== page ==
Augusta University, USC Aiken police chiefs discuss use of force in reference to fatal shooting of Georgia Tech student

Law enforcement agencies at local colleges are looking at their policies regarding the use of force in response to the recent fatal shooting of a Georgia Tech student by a university police officer.


Scout Schultz, 21, of Lilburn, was killed late Saturday night after the fourth-year computer and biomedical engineering student called 911 to report an armed and possibly intoxicated suspicious person.

Jim Lyon, the chief of police for the Augusta University Police Department, said the incident gives insight into the difficulties officers face when they’re placed in a potentially hostile situation.

“Each individual situation is different,” he said. “So when officers respond, they have to take those situations on the merits that is presented at the time and it is very difficult to kind of anticipate what somebody might do, especially if they are carrying a gun or a knife.”

Georgia Tech officers responded to the 911 call made at 11:17 p.m. Sept. 16 and one shot Schultz as the student advanced on them with what seemed to be a knife. A report released by the Georgia Bureau of Investigation states officers gave verbal commands and tried to speak with Schultz, but he would not comply. It states that Schultz was armed with a multipurpose tool, but that the knife blade was not out.

Schultz’s family said he had been struggling with mental health issues and three suicide notes were found in his dormitory.His mother said she believed stress over school could have prompted Saturday’s encounter with police. They have questioned whether lethal force was necessary.

Lyon described the situation as “very precarious” in which officers had split-seconds to make the decision on whether lethal force should have been used. He said his 52 officers practice such procedures.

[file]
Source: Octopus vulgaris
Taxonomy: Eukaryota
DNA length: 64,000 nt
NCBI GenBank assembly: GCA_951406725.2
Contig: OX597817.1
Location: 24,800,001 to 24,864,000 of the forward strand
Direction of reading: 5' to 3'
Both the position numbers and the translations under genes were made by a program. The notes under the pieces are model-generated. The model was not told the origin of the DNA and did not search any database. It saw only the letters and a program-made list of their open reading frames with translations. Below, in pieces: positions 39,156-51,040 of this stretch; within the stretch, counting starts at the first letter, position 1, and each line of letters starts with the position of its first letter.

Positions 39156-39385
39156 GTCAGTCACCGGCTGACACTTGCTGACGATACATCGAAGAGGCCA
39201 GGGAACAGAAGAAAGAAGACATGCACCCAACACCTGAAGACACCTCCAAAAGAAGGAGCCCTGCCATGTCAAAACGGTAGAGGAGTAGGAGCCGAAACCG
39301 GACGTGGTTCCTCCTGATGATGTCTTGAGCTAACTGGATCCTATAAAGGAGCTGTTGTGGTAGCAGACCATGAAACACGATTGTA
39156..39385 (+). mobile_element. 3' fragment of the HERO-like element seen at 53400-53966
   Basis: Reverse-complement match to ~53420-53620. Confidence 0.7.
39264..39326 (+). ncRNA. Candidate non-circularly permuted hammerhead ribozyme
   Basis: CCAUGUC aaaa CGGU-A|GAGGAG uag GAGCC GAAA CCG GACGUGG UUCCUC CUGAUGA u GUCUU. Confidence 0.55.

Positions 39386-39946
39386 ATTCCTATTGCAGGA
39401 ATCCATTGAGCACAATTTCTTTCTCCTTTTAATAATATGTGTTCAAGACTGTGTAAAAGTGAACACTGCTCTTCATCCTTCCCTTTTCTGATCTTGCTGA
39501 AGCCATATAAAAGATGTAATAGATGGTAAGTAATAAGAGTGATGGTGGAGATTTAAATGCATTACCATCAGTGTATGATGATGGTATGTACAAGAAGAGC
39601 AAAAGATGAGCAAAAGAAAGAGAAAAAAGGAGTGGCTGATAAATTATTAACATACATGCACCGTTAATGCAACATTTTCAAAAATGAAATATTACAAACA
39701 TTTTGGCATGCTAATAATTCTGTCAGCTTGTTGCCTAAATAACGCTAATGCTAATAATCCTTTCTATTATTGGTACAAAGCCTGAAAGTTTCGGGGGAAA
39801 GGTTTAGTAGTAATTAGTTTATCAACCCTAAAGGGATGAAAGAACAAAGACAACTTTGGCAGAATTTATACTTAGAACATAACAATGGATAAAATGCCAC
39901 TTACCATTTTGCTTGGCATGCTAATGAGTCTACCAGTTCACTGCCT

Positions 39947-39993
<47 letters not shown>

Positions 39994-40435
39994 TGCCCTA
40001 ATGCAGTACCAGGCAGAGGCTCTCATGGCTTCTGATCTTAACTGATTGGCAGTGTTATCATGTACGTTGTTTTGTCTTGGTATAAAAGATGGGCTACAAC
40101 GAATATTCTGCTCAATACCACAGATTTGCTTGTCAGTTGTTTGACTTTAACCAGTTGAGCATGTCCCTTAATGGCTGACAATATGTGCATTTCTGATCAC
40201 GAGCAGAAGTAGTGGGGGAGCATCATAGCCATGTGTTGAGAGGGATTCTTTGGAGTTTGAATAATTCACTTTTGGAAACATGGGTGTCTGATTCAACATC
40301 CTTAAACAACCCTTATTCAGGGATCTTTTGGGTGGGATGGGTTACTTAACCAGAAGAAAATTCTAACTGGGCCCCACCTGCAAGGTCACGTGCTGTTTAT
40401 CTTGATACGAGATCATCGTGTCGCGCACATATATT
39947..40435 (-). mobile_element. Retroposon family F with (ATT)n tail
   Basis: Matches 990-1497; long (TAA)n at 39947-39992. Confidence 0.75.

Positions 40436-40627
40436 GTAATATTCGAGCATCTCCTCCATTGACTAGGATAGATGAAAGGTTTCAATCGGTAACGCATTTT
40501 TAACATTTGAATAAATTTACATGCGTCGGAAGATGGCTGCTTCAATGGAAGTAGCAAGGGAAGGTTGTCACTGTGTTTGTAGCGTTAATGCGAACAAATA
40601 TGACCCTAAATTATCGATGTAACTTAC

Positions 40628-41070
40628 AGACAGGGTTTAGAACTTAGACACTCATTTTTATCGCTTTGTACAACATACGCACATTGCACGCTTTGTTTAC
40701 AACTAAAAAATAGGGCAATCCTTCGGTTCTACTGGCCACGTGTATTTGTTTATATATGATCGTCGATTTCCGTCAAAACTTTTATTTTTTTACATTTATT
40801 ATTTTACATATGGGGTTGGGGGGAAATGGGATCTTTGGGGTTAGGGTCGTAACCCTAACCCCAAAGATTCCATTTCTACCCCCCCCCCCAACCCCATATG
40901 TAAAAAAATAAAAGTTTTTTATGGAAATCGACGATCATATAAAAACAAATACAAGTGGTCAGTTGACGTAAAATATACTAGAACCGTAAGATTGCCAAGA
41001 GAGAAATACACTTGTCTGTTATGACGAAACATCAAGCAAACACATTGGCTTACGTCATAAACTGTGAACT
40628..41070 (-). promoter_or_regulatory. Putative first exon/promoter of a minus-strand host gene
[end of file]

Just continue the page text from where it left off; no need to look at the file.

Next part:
His officers undergo training that teaches alternative methods in the use of force for people suspected of having mental illnesses.

“Our officers understand our policy with respect to dealing with de-escalation of mentally ill individuals,” he said. “One of the things that our department has done in the last year is develop a Personal Standards Division within our department, which is responsible for training of police officers in our department and developing those policies.

“When we are dealing with somebody with mental illness, our officers are trained to be able to detect the signs and respond appropriately to de-escalate situations, if at all possible.”

Chief Kevin Liles, of the University of South Carolina Aiken Police Department, said his officers are trained and equipped to avert injuries.

“As state-certified law enforcement officers, the USC Aiken Police Department receives training to respond to many different situations,” he said. “Whenever possible, our approach is to make every attempt to establish a dialogue to prevent harm to anyone.”

He said training includes determining whether force is neccesary.

“We are trained and equipped to evaluate and respond to emergencies as they arise,” Liles said. “In every situation, decisions are made with all parties’ safety and security in mind.”

Officers at USC Aiken are “equipped just as members of other state law enforcement agencies are,” Liles said.

Lyon said officers at Augusta University are equipped with a stun gun and a baton. He said the weapons ensure alternative methods are carried out in situations similar to the Georgia Tech shooting. He believes the methods have been useful.

Georgia Tech officers do not carry stun guns, according to media reports.

“It can be difficult for our officers to be the guardian and all of a sudden, at a moment’s notice, have to turn into the warrior and do the things that they need to do to protect the public,” he said. “We try our best to de-escalate those situations and make sure we get the person the help that they need.”

Lyon said there have been a few instances during which officers used a stun gun, but did not receive a response from the suspect and therefore had to use hand-to-hand combat.

“And that puts the officer at risk,” he said.



Sun, 12/17/2017 - 19:23

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